Showing posts with label asp page life cycle. Show all posts
Showing posts with label asp page life cycle. Show all posts

Friday, February 25, 2011

asp page lifecycle

ASP.NET Page Life Cycle Overview
When an ASP.NET page runs, the page goes through a life cycle in which it performs a series of processing steps. These include initialization, instantiating controls, restoring and maintaining state, running event handler code, and rendering. It is important for you to understand the page life cycle so that you can write code at the appropriate life-cycle stage for the effect you intend. Additionally, if you develop custom controls, you must be familiar with the page life cycle in order to correctly initialize controls, populate control properties with view-state data, and run any control behavior code. (The life cycle of a control is based on the page life cycle, but the page raises more events for a control than are available for an ASP.NET page alone.)

General Page Life-cycle Stages
In general terms, the page goes through the stages outlined in the following table. In addition to the page life-cycle stages, there are application stages that occur before and after a request but are not specific to a page.

Page request
The page request occurs before the page life cycle begins. When the page is requested by a user, ASP.NET determines whether the page needs to be parsed and compiled (therefore beginning the life of a page), or whether a cached version of the page can be sent in response without running the page.

In the start step, page properties such as Request and Response are set. At this stage, the page also determines whether the request is a postback or a new request and sets the IsPostBack property. Additionally, during the start step, the page's UICulture property is set.

Page initialization
During page initialization, controls on the page are available and each control's UniqueID property is set. Any themes are also applied to the page. If the current request is a postback, the postback data has not yet been loaded and control property values have not been restored to the values from view state.

During load, if the current request is a postback, control properties are loaded with information recovered from view state and control state.

During validation, the Validate method of all validator controls is called, which sets the IsValid property of individual validator controls and of the page.

Postback event handling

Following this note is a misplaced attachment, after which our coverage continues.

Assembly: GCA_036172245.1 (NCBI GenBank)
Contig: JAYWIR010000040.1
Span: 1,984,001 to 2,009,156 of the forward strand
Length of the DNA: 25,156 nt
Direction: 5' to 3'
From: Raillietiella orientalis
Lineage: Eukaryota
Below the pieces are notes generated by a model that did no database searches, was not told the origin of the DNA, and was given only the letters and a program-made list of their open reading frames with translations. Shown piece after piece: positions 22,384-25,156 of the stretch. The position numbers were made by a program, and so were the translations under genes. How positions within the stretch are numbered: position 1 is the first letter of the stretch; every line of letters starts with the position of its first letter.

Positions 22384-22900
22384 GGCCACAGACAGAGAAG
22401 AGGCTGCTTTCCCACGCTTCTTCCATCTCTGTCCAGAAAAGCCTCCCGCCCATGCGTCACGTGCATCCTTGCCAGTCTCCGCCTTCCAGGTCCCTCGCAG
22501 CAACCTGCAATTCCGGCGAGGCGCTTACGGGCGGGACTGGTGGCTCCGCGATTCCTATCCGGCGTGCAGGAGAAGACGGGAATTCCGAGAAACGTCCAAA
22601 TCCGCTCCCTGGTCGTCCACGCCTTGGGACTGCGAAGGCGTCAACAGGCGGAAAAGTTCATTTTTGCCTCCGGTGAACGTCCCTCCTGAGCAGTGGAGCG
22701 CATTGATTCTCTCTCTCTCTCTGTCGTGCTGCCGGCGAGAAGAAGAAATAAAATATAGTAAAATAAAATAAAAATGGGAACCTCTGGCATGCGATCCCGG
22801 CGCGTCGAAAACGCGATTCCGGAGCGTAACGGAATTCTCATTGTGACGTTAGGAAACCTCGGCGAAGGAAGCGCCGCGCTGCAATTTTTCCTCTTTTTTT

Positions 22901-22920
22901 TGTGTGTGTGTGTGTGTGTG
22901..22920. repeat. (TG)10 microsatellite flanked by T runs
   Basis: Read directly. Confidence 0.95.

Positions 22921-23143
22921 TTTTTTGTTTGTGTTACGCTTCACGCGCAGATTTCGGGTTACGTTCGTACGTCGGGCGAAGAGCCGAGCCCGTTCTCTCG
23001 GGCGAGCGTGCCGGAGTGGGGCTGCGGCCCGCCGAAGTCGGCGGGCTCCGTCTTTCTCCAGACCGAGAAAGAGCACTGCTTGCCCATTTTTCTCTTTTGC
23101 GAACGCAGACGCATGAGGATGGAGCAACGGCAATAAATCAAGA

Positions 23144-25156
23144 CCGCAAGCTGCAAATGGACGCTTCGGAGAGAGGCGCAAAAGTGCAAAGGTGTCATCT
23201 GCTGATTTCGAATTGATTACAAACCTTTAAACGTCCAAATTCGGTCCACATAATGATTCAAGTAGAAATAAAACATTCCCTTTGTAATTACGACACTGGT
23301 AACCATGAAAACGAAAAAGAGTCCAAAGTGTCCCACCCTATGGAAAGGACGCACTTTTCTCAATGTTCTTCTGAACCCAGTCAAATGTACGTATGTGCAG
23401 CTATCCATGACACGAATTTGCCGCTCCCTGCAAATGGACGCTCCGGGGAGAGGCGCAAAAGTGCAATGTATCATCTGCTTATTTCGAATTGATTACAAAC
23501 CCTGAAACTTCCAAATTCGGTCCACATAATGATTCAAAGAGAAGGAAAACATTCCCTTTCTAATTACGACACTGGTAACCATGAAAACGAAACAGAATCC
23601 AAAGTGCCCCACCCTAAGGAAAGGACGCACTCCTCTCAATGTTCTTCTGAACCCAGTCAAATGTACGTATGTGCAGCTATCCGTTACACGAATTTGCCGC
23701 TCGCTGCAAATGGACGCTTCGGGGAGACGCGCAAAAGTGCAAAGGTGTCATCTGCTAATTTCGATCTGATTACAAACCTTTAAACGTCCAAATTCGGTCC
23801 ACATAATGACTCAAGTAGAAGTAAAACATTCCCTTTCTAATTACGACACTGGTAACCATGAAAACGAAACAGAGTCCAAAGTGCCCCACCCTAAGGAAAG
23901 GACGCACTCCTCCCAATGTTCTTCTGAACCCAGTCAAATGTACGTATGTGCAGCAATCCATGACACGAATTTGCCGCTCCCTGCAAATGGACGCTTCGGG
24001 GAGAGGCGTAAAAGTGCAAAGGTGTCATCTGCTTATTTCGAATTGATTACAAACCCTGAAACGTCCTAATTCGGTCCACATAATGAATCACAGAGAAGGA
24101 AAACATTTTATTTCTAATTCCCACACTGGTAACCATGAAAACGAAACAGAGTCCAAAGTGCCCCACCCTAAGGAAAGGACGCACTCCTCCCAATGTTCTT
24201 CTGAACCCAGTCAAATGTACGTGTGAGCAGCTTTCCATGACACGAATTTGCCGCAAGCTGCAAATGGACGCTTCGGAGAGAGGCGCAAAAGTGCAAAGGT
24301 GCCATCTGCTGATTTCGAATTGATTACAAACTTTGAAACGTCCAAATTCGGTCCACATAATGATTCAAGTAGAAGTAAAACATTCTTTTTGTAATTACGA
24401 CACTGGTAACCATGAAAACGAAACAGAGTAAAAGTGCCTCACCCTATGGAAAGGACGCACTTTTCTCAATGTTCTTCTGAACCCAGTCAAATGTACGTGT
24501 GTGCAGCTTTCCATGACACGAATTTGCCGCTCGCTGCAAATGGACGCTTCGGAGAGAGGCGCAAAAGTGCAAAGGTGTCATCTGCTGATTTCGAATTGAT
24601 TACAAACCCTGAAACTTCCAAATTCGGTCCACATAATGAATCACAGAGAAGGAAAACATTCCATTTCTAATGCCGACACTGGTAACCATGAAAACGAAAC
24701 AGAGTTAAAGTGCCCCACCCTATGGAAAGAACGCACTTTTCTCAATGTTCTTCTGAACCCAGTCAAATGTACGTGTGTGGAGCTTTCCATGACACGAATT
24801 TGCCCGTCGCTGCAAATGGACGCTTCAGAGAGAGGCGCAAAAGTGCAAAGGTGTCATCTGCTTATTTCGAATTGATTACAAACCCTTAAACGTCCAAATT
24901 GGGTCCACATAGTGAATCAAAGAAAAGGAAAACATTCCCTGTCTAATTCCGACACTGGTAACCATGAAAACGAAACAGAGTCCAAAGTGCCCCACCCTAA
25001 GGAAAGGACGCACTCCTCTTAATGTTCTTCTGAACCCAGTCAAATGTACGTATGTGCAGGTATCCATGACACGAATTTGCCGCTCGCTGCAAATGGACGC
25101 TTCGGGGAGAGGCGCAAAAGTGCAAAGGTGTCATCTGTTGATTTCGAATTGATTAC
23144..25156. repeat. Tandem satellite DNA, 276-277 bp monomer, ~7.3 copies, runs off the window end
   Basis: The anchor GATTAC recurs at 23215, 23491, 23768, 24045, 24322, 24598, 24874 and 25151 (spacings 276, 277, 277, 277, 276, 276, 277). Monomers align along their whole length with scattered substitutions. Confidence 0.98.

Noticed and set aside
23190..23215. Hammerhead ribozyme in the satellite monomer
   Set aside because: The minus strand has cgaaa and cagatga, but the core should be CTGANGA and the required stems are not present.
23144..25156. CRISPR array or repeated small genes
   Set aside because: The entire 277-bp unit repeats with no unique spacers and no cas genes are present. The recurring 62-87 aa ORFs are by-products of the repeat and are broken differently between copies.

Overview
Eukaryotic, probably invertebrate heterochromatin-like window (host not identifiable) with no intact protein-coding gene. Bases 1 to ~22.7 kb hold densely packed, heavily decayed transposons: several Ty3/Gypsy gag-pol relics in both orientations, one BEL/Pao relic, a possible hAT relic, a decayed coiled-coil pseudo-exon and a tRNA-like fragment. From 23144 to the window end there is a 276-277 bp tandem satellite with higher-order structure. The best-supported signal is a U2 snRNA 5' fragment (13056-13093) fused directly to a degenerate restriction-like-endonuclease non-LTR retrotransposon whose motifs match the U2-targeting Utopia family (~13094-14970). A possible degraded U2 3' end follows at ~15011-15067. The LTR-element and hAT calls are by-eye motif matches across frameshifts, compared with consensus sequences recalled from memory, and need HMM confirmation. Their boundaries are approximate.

If the request is a postback, any event handlers are called.

Before rendering, view state is saved for the page and all controls. During the rendering phase, the page calls the Render method for each control, providing a text writer that writes its output to the OutputStream of the page's Response property.

Unload is called after the page has been fully rendered, sent to the client, and is ready to be discarded. At this point, page properties such as Response and Request are unloaded and any cleanup is performed.
Life-cycle Events
Within each stage of the life cycle of a page, the page raises events that you can handle to run your own code. For control events, you bind the event handler to the event, either declaratively using attributes such as onclick, or in code.
Pages also support automatic event wire-up, meaning that ASP.NET looks for methods with particular names and automatically runs those methods when certain events are raised. If the AutoEventWireup attribute of the @ Page directive is set to true (or if it is not defined, since by default it is true), page events are automatically bound to methods that use the naming convention of Page_event, such as Page_Load and Page_Init.
The following table lists the page life-cycle events that you will use most frequently. There are more events than those listed; however, they are not used for most page processing scenarios. Instead, they are primarily used by server controls on the ASP.NET Web page to initialize and render themselves. If you want to write your own ASP.NET server controls, you need to understand more about these stages.
Page Event
Typical Use
Use this event for the following:
  • Check the IsPostBack property to determine whether this is the first time the page is being processed.
  • Create or re-create dynamic controls.
  • Set a master page dynamically.
  • Set the Theme property dynamically.
  • Read or set profile property values.
If the request is a postback, the values of the controls have not yet been restored from view state. If you set a control property at this stage, its value might be overwritten in the next event.